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The next time you walk to any shop to buy goods, take note that you could be paying for taxes that may not have been imposed on you by the Parliament of the Republic of Ghana, but by shipping lines and their agents.
These illegal taxes, which have been in place for some years now without the backing of any relevant laws, are said to have raised the cost of doing business in the Ghanaian sea and air ports, making the country unattractive for the business community.
The Chronicle has heard that on June 3rd, 2002, the Ministry of Roads and Transport directed that “the container administrative fees (the illegal taxes) be suspended immediately.” Though the directive is an exercise of the executive authority of Ghana, under Article 58 clause 5 of the 1992 Constitution, it has been overlooked, whilst the shipping lines and their agents continue to charge the illegal fees, a cost which is passed on to consumers by the importers.
Available information indicates that these shipping lines charge $210 for a 40-foot container cleared at the ports as administrative fee, with a 20-foot container going for $105. At the Port of Lome, which is Tema’s major competitor, a flat rate of $10 is charged.
Again, these shipping lines charge $45 for a 40-foot container cleared at the ports as cleaning cost, with that of the 20-foot going for $22. In Lome, none of these fees is imposed on importers.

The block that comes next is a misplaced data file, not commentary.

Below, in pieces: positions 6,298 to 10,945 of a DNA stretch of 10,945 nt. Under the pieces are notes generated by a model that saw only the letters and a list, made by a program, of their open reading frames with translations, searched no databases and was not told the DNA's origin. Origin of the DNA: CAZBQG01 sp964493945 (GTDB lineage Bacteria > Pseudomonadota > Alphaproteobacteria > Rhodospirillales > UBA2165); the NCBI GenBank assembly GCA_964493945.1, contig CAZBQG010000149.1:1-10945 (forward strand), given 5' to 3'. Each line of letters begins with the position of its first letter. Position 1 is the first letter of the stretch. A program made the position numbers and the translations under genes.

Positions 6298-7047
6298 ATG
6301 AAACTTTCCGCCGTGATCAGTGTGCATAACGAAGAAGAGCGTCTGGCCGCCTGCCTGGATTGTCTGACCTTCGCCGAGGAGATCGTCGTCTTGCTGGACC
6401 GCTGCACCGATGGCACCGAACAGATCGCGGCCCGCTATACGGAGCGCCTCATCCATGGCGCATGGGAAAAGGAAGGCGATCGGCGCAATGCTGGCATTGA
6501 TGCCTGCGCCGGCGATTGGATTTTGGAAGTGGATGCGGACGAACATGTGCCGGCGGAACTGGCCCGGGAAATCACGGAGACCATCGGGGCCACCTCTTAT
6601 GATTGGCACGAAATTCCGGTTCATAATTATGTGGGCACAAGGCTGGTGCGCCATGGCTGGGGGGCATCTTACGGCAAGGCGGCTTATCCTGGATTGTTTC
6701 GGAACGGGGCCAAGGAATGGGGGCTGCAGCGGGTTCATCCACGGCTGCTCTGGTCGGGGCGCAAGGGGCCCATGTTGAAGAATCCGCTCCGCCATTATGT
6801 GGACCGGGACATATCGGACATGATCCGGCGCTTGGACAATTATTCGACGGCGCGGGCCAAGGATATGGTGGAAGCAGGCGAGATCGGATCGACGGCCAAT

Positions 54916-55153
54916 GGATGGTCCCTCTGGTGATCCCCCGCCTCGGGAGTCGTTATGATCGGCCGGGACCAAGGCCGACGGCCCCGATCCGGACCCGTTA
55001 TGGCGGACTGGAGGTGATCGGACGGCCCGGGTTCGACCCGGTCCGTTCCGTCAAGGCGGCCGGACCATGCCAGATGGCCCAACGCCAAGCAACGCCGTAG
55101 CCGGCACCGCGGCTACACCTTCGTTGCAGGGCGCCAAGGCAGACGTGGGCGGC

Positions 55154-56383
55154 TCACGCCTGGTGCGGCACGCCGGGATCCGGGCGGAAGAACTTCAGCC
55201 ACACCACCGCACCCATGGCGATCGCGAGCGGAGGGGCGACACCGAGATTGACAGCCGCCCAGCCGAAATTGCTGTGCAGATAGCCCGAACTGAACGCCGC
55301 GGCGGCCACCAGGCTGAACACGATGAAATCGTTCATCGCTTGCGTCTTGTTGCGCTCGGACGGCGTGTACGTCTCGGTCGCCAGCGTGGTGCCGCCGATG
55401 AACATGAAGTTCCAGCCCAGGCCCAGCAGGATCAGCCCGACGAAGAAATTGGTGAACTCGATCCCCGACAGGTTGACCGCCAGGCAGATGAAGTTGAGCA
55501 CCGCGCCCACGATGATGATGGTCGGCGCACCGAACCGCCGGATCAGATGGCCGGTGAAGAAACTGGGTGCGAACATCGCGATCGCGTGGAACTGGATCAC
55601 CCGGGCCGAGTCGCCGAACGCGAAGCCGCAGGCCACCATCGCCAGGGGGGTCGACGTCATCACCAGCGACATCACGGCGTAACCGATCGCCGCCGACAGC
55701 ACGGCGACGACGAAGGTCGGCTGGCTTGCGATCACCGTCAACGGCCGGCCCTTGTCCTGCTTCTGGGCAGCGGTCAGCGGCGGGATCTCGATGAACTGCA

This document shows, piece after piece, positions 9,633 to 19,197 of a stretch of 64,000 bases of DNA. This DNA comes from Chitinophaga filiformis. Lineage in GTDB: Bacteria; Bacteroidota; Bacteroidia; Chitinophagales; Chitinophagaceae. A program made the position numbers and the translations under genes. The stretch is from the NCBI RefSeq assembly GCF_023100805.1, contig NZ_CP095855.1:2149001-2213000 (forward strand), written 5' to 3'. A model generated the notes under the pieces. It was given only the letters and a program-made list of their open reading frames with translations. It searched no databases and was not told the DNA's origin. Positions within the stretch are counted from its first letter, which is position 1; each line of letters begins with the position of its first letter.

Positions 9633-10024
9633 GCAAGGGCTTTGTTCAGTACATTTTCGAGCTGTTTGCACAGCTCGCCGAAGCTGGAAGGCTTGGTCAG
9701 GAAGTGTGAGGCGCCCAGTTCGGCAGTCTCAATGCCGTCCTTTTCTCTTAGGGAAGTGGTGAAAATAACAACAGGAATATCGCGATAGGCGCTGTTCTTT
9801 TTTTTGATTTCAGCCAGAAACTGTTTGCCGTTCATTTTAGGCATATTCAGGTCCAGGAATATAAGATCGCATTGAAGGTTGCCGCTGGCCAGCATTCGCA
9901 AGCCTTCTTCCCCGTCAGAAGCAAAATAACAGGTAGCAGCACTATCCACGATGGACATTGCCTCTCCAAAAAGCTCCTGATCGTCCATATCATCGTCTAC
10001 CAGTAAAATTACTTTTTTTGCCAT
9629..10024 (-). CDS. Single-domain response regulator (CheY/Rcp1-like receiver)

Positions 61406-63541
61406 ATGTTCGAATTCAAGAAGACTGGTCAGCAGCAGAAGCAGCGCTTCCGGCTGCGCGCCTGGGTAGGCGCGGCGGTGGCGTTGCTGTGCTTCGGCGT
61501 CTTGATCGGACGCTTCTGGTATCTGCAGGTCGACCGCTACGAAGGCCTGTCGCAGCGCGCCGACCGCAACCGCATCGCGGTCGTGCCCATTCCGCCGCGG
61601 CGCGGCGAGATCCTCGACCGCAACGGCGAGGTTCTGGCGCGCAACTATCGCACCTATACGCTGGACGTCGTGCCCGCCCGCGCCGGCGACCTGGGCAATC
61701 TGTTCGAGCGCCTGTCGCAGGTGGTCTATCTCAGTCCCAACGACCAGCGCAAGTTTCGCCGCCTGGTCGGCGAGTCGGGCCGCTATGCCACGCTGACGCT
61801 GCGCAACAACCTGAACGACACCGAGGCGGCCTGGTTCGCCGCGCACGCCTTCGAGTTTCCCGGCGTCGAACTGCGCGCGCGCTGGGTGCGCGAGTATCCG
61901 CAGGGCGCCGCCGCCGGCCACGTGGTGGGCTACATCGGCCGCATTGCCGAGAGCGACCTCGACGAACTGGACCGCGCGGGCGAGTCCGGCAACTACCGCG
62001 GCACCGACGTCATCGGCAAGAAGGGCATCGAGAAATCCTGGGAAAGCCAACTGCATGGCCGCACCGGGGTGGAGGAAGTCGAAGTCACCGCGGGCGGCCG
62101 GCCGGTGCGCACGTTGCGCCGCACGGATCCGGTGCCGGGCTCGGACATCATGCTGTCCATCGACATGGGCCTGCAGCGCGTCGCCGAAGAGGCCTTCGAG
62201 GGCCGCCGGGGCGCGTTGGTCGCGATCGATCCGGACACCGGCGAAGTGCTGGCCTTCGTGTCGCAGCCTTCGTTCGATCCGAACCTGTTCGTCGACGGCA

This unbridled way of imposing taxes does not end on the above items alone, as the shipping lines and their agents are also charging $22 as evacuation fee, and $5 as First Release charge. They also charge $10 as bill of lading fee. Interestingly, the Lome Port does not impose any of these charges.
During his recent State of the Nation Address to Parliament, President John Dramani Mahama, who had apparently been briefed about the development, raised the issue and directed the authorities to carry out full scale investigations into the charge of the illegal fees.
The Chronicle, however, gathered from independent sources that Ghana Institute of Freight Forwarders (GIFF) had already carried an investigation into the case, and issued a report on it. Though the shipping lines have argued that the fees charged are for actual services provided, the GIFF argued that no evidence for such service provisions had been established or recognised. “In fact, the practice at the sea ports of Ghana is that the cargo is off-loaded from the vessel upon its arrival by stevedores, and handled thereafter by the port authority or its other agents, or independent contractors until delivery to the consignee. The said unloading and handling service is charged directly to the consignee or its agent. Neither the shipping line or its agents play any part whatsoever, in the said service provision,” the GIFF report noted.
“Therefore, even as an implied contract for services, the implied agreement for payment of these charges will fail in law for lack of consideration; no service rendered, no fee deserved. Certainly, however, the existence of any such contract cannot be implied, it must be, and is in fact, expressed in writing.”